I’d missed this till today:
A Russian historian investigating the fate of Germans imprisoned in the Soviet Union during the second world war has been arrested, in the latest apparent clampdown on historical research into the Stalin era by the Russian authorities.
Mikhail Suprun was detained last month by officers from Russia’s security services. They searched his apartment and carried off his entire personal archive. He has now been charged with violating privacy laws and, if convicted, faces up to four years in jail.
Suprun had been researching Germans sent to Russia’s Arctic gulags. A professor of history at Arkhangelsk’s Pomorskiy university, his study included German prisoners of war captured by the Red Army as well as Russian-speaking ethnic Germans, many from southern Russia, deported by Stalin. Both groups ended up in Arkhangelsk camps.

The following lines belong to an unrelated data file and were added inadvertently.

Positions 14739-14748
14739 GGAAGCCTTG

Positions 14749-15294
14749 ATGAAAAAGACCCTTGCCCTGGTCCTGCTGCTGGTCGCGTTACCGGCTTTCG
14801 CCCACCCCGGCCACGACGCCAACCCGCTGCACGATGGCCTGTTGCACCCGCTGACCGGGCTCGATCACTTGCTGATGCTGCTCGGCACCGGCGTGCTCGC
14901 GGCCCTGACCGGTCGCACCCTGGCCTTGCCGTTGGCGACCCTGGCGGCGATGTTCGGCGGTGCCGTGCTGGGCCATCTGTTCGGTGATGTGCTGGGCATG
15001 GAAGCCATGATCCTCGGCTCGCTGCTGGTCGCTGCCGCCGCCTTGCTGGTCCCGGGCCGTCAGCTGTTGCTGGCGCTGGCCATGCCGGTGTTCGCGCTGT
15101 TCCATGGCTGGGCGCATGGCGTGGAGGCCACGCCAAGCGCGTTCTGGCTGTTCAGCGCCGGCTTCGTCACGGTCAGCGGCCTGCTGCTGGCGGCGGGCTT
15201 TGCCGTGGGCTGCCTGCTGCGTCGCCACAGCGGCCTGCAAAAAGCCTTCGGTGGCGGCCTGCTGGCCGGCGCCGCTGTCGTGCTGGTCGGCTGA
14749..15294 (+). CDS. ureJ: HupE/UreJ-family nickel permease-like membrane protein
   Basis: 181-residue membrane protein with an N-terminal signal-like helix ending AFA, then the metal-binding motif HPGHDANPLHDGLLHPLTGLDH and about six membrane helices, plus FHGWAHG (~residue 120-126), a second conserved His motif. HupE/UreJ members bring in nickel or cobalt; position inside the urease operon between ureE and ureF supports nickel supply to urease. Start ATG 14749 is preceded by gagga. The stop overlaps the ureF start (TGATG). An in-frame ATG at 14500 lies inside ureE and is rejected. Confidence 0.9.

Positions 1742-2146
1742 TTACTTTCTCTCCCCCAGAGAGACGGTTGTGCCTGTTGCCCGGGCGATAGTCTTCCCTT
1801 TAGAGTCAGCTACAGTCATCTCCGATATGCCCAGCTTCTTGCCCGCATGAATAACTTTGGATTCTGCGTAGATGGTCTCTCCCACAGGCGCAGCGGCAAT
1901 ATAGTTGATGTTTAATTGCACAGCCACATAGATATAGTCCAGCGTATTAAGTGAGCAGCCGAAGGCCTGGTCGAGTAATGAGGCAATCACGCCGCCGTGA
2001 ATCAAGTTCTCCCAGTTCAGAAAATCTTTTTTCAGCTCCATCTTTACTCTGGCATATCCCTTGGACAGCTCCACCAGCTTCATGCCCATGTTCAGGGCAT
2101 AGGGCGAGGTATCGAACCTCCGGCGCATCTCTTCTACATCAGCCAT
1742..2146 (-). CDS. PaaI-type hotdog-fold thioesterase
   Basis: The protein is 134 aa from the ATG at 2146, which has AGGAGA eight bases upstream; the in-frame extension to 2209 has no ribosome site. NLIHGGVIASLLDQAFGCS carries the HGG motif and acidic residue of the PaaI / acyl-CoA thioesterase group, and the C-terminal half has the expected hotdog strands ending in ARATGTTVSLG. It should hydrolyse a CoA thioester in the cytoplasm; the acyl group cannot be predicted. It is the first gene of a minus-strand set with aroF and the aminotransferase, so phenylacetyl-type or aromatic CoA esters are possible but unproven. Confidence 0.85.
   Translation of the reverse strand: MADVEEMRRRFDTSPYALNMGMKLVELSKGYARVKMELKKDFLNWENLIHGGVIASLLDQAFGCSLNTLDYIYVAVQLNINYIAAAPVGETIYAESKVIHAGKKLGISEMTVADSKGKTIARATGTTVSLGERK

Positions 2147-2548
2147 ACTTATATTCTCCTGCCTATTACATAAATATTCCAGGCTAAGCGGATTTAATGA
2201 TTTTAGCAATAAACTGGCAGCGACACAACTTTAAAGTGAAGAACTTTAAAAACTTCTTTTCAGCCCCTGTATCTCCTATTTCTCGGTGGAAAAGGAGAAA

“I had been planning to write two books. I need another two or three years before I can finish them,” Suprun told the Guardian today. The historian – who described his arrest as “absurd” – said he had signed an agreement with local officials not to talk further about his case.
But the arrest has provoked outrage in Germany and among leading historians. It comes amid Kremlin attempts to rehabilitate Stalin and to clamp down on independent historical research – with political repression during the Soviet era and victims of the gulag system now taboo topics.
Today the historian and writer Orlando Figes described Suprun’s arrest as unprecedented, and part of a “Putinite campaign against freedom of historical research and expression”. Figes, professor of history at Birkbeck college, London University, added: “[It’s] potentially quite alarming, if it means that the regime intends to clamp down on the collection of personal data about the Stalin terror.”